Industrial manufacturing organizations have been challenged for many years in terms of how to operate more efficiently. Under attack from competitors with manufacturing capabilities in markets where labor costs are lower, organizations have been faced with the challenge of relocating or making substantial efficiency gains in their existing factories.
Generating savings in businesses that typically rely on a network of distributors to sell and maintain their products across the world and consequently have a disconnected relationship with their end users means opportunities to access new forms of revenue beyond the initial sale of a product are limited. A race to the bottom on price is of no attraction to shareholders because it offers no prospect of revenue growth as products become commoditized.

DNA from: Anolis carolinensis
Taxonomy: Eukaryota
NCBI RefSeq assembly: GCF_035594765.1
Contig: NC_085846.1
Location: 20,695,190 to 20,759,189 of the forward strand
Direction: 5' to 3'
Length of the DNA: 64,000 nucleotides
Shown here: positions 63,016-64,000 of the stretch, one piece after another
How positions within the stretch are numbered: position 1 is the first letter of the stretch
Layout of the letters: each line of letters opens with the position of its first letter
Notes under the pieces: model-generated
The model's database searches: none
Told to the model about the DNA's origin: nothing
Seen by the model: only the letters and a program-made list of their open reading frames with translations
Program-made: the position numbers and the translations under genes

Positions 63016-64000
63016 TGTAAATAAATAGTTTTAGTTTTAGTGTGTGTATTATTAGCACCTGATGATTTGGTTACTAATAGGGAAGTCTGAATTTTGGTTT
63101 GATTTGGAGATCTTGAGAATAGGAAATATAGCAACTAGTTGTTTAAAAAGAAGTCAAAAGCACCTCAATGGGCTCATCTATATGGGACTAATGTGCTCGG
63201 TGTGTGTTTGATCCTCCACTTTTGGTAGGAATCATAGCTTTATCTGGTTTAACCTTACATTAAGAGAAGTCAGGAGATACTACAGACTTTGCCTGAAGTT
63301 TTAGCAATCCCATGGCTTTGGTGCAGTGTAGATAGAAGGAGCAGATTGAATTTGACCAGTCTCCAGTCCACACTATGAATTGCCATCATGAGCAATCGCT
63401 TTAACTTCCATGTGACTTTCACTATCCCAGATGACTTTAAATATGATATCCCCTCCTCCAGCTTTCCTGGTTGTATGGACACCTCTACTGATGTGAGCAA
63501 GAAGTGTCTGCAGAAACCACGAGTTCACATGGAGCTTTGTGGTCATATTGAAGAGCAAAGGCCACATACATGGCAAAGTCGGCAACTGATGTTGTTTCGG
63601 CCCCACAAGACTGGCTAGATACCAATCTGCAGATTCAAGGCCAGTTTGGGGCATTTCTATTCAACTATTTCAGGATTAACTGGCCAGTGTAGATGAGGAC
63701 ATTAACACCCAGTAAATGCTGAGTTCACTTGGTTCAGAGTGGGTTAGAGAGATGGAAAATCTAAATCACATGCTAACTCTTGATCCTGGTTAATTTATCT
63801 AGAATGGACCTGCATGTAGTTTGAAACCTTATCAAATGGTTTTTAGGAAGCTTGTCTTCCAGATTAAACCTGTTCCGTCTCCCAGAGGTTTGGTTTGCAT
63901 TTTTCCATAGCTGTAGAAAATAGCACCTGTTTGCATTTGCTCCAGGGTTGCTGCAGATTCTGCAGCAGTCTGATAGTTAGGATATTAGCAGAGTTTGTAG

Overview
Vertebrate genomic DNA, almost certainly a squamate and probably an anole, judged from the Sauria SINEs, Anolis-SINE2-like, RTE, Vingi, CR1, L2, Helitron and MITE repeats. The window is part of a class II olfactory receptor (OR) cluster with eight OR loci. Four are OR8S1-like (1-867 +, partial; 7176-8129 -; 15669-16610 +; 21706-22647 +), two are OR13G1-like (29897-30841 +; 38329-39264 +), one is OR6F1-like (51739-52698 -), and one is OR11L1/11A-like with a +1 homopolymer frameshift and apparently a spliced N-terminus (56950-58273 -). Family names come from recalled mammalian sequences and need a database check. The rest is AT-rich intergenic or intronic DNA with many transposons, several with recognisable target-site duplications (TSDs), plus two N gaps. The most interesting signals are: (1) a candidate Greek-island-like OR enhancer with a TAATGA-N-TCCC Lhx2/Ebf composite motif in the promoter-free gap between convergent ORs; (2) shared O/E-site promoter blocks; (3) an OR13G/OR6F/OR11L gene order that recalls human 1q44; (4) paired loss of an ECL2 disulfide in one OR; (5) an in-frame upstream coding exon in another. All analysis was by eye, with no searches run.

Therefore industrial manufacturing organizations must radically overhaul their cost bases and their strategies. IoT can help in both of these goals because of the capability it offers to collect and transmit data from across the manufacturing process. Sensors from the factory floor to the end product can feed vast volumes of data into a central point enabling manufacturing performance data to be analyzed and data from the product in deployment to be turned into actionable insights in near real-time.
However there are also many opportunities for IoT in the industrial world, stemming from a greater use of sensors and the data they capture.